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Australia 2017-P ANZAC Spirit #4 - Battle of Passchendaele / Third Battle of Ypres 1917 - Some Never Returned and Poppy World War I Centenary $1 Pure Silver Dollar Proof with Color and Edge Lettering

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Product Description

This legal tender, pure silver dollar with edge lettering celebrates the ANZAC Spirit, the making of a nation and the centennial of World War I (known as the "War to End All Wars") with a dramatic depiction of the Battle of Passchendaele (also known as the Third Battle of Ypres) beneath a memorial red poppy!

The Perth Mint and Talisman Coins proud to announce the release of a significant program of gold and silver military proof coins entitled The ANZAC Spirit. On June 28, 1914, Archduke Franz Ferdinand of the Austro-Hungarian Empire was assassinated by Gavrilo Princip. As the dominoes fell one by one and alliances were invoked, the Guns of August roared to life, millions of men on both sides of the conflict were called up. Four and a half years later, millions of men lay dead, world history had been irrevocably changed, and the seeds of the even more devastating Second World War had been sown.

This low mintage pure silver dollar features a dramatic vignette of a troop of Australian diggers (soldiers) returning from the battlefield of Passchendaele, past the Cloth Hall in the town of Ypres in 1917, beneath a memorial red poppy. A common thread linking all of the ANZAC Spirit gold and silver proofs is the red poppy of remembrance. Because no more than 7,500 of these pure silver dollar coins will be struck and issued by the Perth Mint, we believe that these ANZAC Spirit coins and sets will disappear quickly!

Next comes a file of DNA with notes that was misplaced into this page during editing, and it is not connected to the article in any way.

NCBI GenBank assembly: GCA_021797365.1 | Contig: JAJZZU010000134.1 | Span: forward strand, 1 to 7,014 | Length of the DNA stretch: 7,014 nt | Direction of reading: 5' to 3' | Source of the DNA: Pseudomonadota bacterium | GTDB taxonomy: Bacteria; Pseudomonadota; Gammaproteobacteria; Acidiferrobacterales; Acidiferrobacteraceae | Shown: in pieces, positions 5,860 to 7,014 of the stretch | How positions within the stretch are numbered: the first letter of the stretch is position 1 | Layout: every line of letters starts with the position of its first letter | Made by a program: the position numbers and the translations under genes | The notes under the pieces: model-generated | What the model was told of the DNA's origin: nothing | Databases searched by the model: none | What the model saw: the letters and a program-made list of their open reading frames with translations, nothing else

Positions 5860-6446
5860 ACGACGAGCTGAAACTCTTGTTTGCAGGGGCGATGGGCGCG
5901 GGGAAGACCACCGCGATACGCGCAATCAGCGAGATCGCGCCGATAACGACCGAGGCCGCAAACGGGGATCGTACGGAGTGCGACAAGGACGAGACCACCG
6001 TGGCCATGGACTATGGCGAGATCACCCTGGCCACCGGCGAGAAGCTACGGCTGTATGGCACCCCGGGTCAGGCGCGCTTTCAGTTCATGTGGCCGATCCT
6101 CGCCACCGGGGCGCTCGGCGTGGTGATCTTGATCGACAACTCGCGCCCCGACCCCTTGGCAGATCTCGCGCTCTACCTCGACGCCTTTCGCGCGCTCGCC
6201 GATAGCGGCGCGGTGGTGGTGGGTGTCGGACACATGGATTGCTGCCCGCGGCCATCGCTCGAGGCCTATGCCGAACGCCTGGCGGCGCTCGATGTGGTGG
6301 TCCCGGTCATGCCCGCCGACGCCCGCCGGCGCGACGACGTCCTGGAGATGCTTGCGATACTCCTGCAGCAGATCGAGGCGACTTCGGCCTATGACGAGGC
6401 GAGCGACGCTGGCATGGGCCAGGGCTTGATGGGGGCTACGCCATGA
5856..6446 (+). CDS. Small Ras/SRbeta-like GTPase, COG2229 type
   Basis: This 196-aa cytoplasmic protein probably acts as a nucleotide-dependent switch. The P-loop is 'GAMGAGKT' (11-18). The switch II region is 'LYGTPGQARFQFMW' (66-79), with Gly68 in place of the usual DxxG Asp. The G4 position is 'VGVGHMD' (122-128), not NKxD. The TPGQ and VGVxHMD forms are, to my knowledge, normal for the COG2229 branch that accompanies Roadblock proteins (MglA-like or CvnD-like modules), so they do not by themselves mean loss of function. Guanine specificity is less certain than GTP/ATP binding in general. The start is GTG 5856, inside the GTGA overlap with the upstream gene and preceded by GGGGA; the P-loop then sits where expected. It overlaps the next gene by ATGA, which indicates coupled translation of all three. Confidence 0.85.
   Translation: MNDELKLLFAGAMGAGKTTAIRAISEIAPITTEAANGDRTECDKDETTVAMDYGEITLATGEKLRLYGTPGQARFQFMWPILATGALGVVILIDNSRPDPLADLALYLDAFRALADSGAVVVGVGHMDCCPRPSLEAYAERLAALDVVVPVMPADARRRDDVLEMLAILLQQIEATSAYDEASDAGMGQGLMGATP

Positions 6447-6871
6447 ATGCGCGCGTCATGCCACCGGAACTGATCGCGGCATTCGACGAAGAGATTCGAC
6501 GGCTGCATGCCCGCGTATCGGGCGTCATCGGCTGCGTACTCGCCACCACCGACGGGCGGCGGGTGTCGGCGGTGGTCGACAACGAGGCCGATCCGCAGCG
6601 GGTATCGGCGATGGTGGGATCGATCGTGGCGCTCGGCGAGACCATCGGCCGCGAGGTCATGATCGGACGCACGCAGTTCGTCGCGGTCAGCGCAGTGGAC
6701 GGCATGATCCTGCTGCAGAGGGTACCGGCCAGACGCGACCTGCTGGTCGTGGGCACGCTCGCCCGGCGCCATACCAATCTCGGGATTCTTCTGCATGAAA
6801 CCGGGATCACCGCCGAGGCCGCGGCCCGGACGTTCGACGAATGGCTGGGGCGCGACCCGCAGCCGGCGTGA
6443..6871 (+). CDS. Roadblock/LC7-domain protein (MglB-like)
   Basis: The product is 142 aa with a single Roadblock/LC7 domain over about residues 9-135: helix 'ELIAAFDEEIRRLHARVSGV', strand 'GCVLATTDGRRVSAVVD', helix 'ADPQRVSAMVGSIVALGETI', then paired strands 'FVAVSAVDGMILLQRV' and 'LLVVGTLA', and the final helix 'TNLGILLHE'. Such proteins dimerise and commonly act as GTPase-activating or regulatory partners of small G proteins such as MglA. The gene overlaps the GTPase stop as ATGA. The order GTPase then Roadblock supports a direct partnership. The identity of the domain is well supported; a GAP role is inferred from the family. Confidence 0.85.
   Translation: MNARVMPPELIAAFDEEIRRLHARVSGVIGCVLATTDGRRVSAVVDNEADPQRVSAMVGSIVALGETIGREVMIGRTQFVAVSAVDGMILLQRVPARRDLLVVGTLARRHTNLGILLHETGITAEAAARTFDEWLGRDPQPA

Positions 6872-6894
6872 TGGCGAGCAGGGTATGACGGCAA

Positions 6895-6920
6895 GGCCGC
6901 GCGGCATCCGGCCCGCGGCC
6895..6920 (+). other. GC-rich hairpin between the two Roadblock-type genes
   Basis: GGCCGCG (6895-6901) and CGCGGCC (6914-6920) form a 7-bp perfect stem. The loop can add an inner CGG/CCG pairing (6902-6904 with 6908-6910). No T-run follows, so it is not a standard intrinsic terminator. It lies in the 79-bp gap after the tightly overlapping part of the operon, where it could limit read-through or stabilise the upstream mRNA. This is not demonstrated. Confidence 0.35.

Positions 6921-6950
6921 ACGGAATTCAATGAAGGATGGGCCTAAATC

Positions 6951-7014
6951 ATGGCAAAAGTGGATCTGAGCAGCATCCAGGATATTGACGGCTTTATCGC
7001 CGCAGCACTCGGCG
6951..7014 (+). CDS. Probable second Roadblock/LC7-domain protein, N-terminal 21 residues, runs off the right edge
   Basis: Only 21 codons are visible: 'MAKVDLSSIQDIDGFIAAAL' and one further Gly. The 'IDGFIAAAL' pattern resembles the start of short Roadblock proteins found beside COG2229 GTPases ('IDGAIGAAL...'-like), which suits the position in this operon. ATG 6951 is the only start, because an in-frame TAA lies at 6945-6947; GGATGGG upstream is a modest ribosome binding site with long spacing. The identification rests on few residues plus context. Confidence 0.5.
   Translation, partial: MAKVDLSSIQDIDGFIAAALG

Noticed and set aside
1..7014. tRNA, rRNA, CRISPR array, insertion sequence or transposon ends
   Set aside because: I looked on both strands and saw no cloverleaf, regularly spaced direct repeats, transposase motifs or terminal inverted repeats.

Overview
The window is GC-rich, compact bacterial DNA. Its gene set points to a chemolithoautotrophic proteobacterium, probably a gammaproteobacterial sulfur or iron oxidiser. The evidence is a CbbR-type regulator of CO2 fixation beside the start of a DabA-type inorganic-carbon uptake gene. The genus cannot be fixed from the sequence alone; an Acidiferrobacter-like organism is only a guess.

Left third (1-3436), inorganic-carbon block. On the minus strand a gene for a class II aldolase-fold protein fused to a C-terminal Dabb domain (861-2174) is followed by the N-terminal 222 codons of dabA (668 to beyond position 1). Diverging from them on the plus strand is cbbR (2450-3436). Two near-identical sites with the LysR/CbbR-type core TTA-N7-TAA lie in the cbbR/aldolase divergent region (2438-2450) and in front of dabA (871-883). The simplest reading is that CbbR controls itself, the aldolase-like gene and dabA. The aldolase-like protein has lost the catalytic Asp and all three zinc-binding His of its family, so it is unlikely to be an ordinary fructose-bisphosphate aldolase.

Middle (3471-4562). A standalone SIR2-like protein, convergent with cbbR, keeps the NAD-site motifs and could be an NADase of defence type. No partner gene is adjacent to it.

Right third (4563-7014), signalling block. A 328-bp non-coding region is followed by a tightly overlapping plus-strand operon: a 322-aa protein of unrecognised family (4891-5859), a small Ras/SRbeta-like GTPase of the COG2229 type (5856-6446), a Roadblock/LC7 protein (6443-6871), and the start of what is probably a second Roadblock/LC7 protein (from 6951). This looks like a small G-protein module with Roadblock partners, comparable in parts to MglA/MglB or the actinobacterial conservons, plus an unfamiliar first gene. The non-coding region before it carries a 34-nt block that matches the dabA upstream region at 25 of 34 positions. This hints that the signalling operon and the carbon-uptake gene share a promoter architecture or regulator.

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Australian and New Zealand troops establish a beachhead during the initial ANZAC landings at ANZAC Cove, the start of the Battle of Gallipoli land campaign in 1915, during the First World War I.The Third Battle of Ypres
Thousands of Australian troops took part in the bitter fighting during the Third Battle of Ypres in Belgium between 31 July and 10 November 1917 during the First World War. Although many of the attacks carried out by the Australians were successful, their forces incurred 38,000 casualties. The fighting ended in early November when Canadian troops captured the village of Passchendaele. By then, British and Dominion forces had suffered more than 310,000 casualties.

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The Second Battle of Ypres
On April 22, 1915, near the Belgian town of Ypres, the First Canadian Division would participate in its first major engagement of the First World War. But the day would mark another, more tragic first: it would be the scene of the first large-scale gas attack on the battlefields of World War I. Amidst the horrors of the chlorine or mustard gas attack on the Allies, Canada’s reputation as a nation began to be forged on the battlefield through the dedication, courage and resilience of its soldiers.

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The edge lettering legend PRIDE • RESPECT • GRATITUDEEdge Lettering
Each proof silver dollar features edge lettering which reflects the ANZAC Spirit and reads PRIDE • RESPECT • GRATITUDE •.

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Australian and New Zealand Army Corps (ANZAC)
ANZAC army formations and units include both Australian and New Zealand troops. The term ANZAC originated as an acronym for the Australian and New Zealand Army Corps, an army group of Australian and New Zealand troops who fought against the Ottoman Turks in 1915 at the Battle of Gallipoli during World War I. This Australian and New Zealand Army Corps was disbanded in 1916 and other ANZAC formations were then formed and fought during that war in the Middle East and on the Western Front. The term ANZAC was used again during the Second World War and the Vietnam War as part of the name of battalions composed of Australian and New Zealand troops.

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The World War I Memorial at ANZAC Cove on the Gallipoli Penninsula, erected in 1934, quotes the words of the founder of the modern Turkish state, Mustafa Kemal Pasha Attaturk.ANZAC Day